Getting to say I told you so

(without a nagging tone of voice)

It is rare that a parent can enjoy the sheer thrill, the ecstasy of being able to revel in saying “I TOLD you so.” Heck, the more I think of it, it’s rare that anyone can say it.

It’s rude; it’s shrill; it’s condescending, but boy is it fun!

For years I have been lecturing on the future of digital printing. I have taught hundreds of students in Graphic Communication about the electrophotographic printing process, about the various devices that image with powdered plastic and electrostatic energy. It’s delightful stuff, but I think that toner has met its match with ink-jet.

And I have felt this way for years. Ink-jet printing machines of various types have swept into the screen printing arena, taking the lion’s share of the sign market, creating new industries for point-of-purchase, three-dimensional display, and interior décor fields.

This is the Xanté Excelagraphics printer featuring Memjet ink-jet technology. It’s fun to watch it print, because it seems so unlikely that it can print as fast as it does.

For wide-format, photographic, and display signage (wide-format is defined as printing up to 48 inches in width), ink-jet is essentially the only way to go. Only very-large-format offset presses can compete, and there are very few of those around. When they do compete, it must be on long runs, so ink-jet wins most of the time.

For office printing, workgroup printing, and general business printing, toner leads by far, with ink-jet being the realm of college students in dorm rooms with hundred-dollar ink-jet printers and expensive ink habits. Toner is expensive also (we just don’t hear about it as much).

For about a decade I have been aware of the work being done by Memjet, and their corporate sponsor, Silverbrook Research. There have been a lot of articles and industry rumors about the company. About six years ago I was briefed by a Memjet executive about their MEMS fabrication efforts and the idea of a massive ink-jet head.

The videos started showing up on the Memjet web site a few years ago showing labels literally shooting out of a high-speed printer in full color. The others showed a (poor, lonely) toner printer warming up while the Memjet prototype printer fired-out finished pages at less than a second each.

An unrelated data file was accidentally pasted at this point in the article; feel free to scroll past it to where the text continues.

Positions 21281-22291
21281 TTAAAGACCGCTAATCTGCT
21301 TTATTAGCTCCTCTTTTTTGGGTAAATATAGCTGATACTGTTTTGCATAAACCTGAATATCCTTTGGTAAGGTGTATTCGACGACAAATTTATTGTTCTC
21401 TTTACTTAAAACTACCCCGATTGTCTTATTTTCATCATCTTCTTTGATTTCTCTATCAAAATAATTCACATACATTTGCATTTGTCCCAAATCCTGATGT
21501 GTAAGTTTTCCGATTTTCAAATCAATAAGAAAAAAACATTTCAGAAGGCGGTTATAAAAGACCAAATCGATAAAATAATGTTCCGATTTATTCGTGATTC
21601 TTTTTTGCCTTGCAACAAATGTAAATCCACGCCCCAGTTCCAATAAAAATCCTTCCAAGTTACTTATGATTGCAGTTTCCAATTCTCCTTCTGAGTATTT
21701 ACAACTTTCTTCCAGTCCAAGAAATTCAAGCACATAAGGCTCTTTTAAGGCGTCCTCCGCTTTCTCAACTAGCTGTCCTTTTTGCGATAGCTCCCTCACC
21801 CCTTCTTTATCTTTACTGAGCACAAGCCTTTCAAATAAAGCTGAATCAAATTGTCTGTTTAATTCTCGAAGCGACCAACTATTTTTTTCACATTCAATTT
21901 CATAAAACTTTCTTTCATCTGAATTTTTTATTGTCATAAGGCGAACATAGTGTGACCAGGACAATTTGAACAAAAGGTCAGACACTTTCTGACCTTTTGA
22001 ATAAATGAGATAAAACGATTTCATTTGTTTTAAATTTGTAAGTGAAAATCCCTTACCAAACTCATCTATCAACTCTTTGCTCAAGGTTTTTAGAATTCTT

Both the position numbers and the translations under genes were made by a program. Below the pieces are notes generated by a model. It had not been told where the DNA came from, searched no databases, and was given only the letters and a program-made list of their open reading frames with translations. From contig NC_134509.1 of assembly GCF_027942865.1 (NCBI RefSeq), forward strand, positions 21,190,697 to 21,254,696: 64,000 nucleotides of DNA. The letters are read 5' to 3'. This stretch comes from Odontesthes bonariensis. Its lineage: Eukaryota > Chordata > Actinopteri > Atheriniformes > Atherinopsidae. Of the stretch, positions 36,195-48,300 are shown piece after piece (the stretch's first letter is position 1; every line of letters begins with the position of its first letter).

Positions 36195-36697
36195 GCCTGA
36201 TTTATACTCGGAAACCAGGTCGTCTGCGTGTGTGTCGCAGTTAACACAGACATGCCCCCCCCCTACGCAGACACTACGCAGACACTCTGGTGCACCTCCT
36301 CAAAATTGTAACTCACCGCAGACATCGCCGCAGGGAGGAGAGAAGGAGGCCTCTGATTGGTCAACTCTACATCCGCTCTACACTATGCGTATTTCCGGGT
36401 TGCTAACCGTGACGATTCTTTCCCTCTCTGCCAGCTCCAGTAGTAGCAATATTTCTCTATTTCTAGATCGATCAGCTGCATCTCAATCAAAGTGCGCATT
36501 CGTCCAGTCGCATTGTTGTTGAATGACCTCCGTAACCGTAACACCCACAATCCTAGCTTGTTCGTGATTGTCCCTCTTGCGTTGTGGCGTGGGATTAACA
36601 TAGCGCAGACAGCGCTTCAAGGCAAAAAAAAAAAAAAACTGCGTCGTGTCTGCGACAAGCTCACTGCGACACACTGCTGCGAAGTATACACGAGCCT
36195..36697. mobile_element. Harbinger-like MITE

The one that got my attention was the wide format printer prototype printing a huge panoramic photo at a speed that humbles those of us with conventional boustrophedontic (I can go years without being able to use that word) ink-jet printers.

So, we as an industry have been salivating for years over the coming-very-soon Memjet printers, and it’s delightful to see two of them here at GraphExpo this year.

Len Lauer, President and CEO of Memjet, announces the Excelagraphics-Memjet collaboaration at a press conference on Monday, September 12. Behind him is Frank Romano, who introduced the product, and used the phrase “disruptive technology” to describe the machine. I usually blanch at the use of that phrase, but in this case I agree with him. Memjet technology (and similar devices) are in fact disrupting conventional printing systems, and will continue to do so in the near future.

One is the Neopost AS-950C digital color printer; the other is the vaunted wide-format Excelagraphix printer from Xanté which uses a set of Memjet heads to print a 42-inch path at either six or 12 inches PER SECOND.

I own an Epson 44-inch wide-format printer. I use it for fine art printing, commercial posters and graphics, and for photographic printing. When it prints at the resolutions I love (1440 and 2880 ppi) it takes a long, long time to make a print. But, I love it.

Imagine a printer of similar (I intentionally didn’t use the word “equal”) quality printing many times faster, and then imagine the impact on the graphic arts industry. Imagine a printer that can produce a 96-inch long poster, 42 inches wide in eight or 16 seconds.

One no longer has to imagine that. It will soon be available from Xanté (spring, 2012 we are told) with this new machine.

This is the ColorDyne press, a label printing machine that uses Memjet ink-jet heads. One other Memjet product was visible at the show, an envelope printer.

And, Memjet executives whispered in my ear on Monday evening that they are working with two other wide-format printer manufacturers to bring other versions of their high-density print head to market.

About Brian Lawler

Brian Lawler is a Professor of Graphic Communication at California Polytechnic State University, San Luis Obispo. He writes about graphic arts processes and technologies for various industry publications, and on his blog, The Blognosticator.
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